How do you fix this? Well, strictly speaking you can not "fix" it. By design an HttpModule gets called for every request so it will always get called. But, you can try to cut down on the sql overhead by modifying your HttpModule to look at the file extension and not do anything for certain file types. The downside to this is if someone changes the IIS configuration to pass jpg files to asp.net and tries to secure a directory of images in the web.config the Principle may not be correct for it work until you edit the code (you could but the file extensions in an appsetting so it would require modifying the web.config instead of a code change.)
You can suffer with (or ignore) it in Cassini and test performance on a real IIS server...(which we all do anyway's right?)
Or you can use a SqlDependency object or caching in the provider layer or serve back recently cached objects. Even if you do this, the default asp.net membership and roles is going to kick your SQL Servers butt (Really try SQL Profiler on your database and watch it...)
This is a spot where you need to figure out where you want to eat the cycles of doing it. If SQL is local to the the web server the memory hit with caching may out weigh the SQL processing costs. If the SQL Server is over a WAN cache it! If the SQL Server is on the same switch/network there are lots of factors you will want to look at....bandwidth, throughput, cost of development...etc etc.
However this difference between IIS and Cassini raises it's ugly head in other areas of development as well. For example, I wrote a HttpModule to stop bandwidth leeching once. It worked fine on my local PC but failed to work when deployed in the production environment. Because Cassini passed image requests to ASP.net it worked fine in development; but IIS does not pass them to asp.net so the module never had any requests come in to process. After altering the IIS configuration to pass images files to the asp.net dll it worked wonderfully.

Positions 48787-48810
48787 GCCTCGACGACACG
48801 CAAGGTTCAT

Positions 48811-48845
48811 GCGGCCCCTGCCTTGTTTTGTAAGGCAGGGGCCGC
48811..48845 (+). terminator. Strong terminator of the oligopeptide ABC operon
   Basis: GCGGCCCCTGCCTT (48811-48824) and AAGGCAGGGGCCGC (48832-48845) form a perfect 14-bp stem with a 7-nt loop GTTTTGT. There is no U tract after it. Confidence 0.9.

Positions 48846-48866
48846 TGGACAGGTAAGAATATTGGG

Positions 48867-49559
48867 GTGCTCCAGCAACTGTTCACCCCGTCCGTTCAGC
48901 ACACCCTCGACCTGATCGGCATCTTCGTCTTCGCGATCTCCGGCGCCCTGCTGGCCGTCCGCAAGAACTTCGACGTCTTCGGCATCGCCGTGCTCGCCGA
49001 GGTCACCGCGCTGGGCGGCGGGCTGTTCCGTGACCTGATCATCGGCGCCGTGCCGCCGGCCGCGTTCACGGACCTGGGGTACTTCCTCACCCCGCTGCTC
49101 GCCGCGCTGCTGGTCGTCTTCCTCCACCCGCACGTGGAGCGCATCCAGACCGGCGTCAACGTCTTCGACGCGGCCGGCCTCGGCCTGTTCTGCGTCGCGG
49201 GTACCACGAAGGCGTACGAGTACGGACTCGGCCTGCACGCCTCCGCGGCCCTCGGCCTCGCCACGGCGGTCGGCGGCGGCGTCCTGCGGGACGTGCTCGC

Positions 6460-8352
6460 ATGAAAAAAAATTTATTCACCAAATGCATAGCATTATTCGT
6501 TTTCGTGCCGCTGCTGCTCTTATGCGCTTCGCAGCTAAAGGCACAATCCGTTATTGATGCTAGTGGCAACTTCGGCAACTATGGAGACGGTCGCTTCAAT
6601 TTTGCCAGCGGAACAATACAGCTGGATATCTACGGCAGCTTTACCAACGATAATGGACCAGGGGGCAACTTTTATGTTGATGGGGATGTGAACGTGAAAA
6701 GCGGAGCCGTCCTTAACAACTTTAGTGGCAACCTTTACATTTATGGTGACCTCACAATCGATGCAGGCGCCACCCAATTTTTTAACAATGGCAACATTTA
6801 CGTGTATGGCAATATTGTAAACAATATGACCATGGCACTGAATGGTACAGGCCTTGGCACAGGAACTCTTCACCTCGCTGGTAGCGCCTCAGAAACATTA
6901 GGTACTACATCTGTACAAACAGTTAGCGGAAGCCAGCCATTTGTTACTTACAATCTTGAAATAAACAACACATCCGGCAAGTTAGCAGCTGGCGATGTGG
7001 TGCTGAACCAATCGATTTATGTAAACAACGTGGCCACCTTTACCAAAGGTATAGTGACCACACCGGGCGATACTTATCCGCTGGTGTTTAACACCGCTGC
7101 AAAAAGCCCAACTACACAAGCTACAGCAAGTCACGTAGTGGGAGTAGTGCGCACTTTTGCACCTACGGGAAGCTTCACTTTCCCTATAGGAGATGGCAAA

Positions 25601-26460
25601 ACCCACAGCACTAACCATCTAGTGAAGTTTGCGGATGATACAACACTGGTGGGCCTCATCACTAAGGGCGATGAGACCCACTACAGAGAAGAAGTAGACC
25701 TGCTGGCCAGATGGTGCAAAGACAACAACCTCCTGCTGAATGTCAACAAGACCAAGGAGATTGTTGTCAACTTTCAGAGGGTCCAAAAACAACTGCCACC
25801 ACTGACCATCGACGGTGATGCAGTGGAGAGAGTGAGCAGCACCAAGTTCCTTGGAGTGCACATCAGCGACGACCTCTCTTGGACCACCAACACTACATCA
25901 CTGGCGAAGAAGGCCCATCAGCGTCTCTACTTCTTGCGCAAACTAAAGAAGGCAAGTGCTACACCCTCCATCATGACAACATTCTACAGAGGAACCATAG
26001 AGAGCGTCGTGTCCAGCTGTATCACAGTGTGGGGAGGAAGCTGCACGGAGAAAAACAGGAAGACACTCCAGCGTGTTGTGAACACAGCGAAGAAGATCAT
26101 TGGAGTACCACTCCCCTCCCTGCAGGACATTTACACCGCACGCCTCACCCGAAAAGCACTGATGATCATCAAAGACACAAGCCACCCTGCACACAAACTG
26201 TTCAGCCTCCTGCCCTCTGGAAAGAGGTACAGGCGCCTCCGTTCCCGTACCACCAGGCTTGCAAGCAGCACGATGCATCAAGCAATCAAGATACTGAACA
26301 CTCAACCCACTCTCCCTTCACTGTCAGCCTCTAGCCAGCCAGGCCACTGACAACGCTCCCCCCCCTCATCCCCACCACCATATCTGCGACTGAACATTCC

One other place I have seen Cassini/IIS differences break things was with a large/bulk file uploader that provided a status bar in the browser. It hooked into a "worker process" class for the web server to pull/write some information. The problem was Cassini and IIS used different worker process classes and the method being used did not work with Cassini. For the same reason it did not work on a newer version IIS. Which means, not all version of IIS behave exactly the same under the hood and if you "hack" something in to get things to work, well....yeah. It might not work after some random update/SP.
I do development/testing with Cassini, I deploy to my local IIS where I test again; and finally I publish to the production server. When I need to debug HttpModules I set a conditional break that checks the file information so I am not stopping when I do not need to be.
The short of it is, Cassini is not as smart as IIS and it processes files as asp.net request causing extra traffic in your code when you are debugging. It is too busy with peanut butter to learn about filtering what requests are for ASP.net and which are not.
Cassini on Wikipedia: http://en.wikipedia.org/wiki/UltiDev_Cassini_Web_Server
Special thanks to JB for reminding me to post this article that has been on my flash drive for a long time.